The Art of Telling the Truth Well – Part Five

“A person of integrity does more than tell people what is on his mind.
He learns the art of telling the truth well.
To tell it with love – helpfully, healingly, even though painfully –
this is the skill that turns honesty into art.
This fact takes me back to Aristotle’s recipe for honesty with style:
the right truth, to the right person, at the right time,
in the right way, for the right reason.” *


There are many motivations for saying what we say and doing what we do. To elevate myself by demeaning someone else is, of course, a wrong motivation. However, most of my motives are less conspicuous and more sophisticated than this.

Generally speaking, true intentions are muted through subtle rationalizations. In fact, whenever I begin to justify my words or deeds with rationalizations, I see these efforts as a red flag.

I have learned that one of the best ways to insure that I share the right truth to the right person at the right time in the right way is to make certain that I am sharing for the right reason.

What do I really hope to accomplish by telling a certain truth?
What is the end result I am aiming for?

Even when I am seeking something good, like justice in a particular situation, I must be sure that I am not also wrongly acting as the judge of another person. God alone is Judge.

The Bible portrays a powerful example of this in the Book of Jude.

“But even the archangel Michael, when he was disputing with the devil about the body of Moses, did not dare to bring a slanderous accusation against him, but said, ‘The Lord rebuke you!’” – Jude 9.

Seeking justice in this particular situation, the archangel warred against the epitome of evil but refrained from uttering a single word of accusation! Instead, he fought for justice while leaving all judgment in the hands of the Lord.

What would the Body of Christ look like to the rest of the world if we truly upheld the cause of justice and defended the disadvantaged without slandering others in the process? God calls us to do good by loving others while letting Him dispense judgment.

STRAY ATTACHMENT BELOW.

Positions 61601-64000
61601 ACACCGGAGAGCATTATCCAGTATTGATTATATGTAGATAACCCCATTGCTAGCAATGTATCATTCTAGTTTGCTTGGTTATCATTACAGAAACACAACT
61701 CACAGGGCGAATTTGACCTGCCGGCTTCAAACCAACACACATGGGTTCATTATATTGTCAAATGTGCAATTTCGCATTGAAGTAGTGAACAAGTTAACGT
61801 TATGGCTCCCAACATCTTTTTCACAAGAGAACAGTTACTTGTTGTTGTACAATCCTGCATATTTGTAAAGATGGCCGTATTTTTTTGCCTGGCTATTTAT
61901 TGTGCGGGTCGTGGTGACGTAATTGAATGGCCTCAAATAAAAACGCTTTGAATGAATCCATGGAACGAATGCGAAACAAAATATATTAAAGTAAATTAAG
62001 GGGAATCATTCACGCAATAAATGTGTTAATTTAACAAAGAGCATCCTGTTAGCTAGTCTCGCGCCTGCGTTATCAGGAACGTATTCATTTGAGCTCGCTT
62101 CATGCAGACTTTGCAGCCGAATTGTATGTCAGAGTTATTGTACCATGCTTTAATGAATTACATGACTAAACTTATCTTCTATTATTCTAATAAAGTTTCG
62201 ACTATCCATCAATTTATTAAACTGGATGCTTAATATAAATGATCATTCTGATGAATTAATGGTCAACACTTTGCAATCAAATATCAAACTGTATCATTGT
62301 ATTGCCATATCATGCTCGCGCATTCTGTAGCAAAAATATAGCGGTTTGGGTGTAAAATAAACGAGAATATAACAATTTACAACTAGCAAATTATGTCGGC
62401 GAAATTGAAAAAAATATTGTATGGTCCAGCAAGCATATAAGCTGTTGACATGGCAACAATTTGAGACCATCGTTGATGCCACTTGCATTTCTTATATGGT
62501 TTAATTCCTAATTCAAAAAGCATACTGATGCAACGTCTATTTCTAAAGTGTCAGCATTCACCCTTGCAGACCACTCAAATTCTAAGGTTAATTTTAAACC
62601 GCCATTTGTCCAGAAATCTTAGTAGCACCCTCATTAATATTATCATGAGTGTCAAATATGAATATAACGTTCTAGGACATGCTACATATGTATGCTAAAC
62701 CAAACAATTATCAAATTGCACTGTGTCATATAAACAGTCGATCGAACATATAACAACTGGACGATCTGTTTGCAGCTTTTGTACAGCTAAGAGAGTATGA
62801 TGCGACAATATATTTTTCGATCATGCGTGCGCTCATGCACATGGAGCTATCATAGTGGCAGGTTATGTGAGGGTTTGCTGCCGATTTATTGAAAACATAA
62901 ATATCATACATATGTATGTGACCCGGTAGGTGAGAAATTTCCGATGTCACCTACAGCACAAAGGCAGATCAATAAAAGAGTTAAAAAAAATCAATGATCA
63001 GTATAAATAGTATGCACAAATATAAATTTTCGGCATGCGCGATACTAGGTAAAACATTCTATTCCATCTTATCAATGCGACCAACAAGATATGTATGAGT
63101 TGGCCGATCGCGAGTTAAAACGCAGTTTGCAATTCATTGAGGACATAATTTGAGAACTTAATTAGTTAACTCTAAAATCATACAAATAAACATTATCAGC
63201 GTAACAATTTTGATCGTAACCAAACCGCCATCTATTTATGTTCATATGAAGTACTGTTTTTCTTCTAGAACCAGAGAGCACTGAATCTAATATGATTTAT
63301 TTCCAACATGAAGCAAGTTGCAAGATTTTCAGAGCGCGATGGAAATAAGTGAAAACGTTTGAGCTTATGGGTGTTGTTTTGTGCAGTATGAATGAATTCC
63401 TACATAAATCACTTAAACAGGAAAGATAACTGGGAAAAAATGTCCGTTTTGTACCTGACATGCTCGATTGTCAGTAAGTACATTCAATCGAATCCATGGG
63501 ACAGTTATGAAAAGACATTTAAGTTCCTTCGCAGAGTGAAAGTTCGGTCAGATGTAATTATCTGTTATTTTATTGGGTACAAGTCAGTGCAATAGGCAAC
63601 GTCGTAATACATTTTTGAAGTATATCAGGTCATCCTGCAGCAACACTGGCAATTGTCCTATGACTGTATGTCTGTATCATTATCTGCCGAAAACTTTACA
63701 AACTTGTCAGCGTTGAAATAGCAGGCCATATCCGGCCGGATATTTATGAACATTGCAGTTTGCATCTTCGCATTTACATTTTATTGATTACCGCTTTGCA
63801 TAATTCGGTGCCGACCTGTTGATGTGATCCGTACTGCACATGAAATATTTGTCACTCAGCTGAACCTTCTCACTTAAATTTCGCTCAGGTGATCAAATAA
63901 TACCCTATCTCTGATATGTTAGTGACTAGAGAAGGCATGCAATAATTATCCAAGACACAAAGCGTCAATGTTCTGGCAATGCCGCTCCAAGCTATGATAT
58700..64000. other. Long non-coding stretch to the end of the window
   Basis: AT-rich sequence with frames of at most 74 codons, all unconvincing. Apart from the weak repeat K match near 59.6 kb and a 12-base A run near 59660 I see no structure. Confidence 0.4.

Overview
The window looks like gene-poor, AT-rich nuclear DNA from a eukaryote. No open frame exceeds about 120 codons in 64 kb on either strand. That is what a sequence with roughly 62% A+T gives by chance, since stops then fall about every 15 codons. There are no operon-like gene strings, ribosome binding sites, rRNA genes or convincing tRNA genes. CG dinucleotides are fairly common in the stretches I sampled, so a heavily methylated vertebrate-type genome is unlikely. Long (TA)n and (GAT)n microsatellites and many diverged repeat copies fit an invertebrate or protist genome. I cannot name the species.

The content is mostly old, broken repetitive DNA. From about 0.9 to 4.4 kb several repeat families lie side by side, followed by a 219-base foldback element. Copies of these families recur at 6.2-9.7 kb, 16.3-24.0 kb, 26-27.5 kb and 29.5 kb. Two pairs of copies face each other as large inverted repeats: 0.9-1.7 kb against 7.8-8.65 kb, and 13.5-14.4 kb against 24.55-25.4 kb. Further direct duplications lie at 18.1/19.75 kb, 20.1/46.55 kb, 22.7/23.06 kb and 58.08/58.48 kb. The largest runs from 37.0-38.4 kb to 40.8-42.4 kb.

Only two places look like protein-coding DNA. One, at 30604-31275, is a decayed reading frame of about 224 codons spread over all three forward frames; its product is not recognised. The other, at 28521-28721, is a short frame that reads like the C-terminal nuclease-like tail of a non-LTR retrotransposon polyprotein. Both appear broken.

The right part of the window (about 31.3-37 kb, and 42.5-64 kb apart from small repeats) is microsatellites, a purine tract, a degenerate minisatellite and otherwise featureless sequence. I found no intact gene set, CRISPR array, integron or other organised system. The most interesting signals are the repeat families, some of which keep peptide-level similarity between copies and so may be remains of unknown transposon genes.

By “speaking the truth in love, we will in all things grow up into him who is the Head, that is, Christ” (Ephesians 4:15). Thus, maturity and growth as a believer is gained by speaking the truth in loving ways.

Telling the truth can be complicated sometimes, but following these five checkpoints helps me to ferret out my true motivations. Whenever I am unsure as to whether or not I should repeat something, I prayerfully run through these five things in my mind: Is it the right truth, to the right person, at the right time, in the right way, for the right reason?

I haven’t achieved the art of honesty with absolute perfection, but I am moving in the right direction. The sun rarely sets on my day without me praying: “Search me, O God, and know my heart; test me and know my anxious thoughts. See if there is any offensive way in me, and lead me in the way everlasting” (Psalm 139:23-24).

Do you have a checklist or filter that helps you determine when to speak and when to remain silent? How would you encourage someone to speak the truth in love?

* Smedes, Lewis B. A Pretty Good Person. Harpercollins. 1991.

This series is a revised and expanded version of a singular post I wrote two years ago.

Leave a Reply

Fill in your details below or click an icon to log in: Logo

You are commenting using your account. Log Out /  Change )

Twitter picture

You are commenting using your Twitter account. Log Out /  Change )

Facebook photo

You are commenting using your Facebook account. Log Out /  Change )

Connecting to %s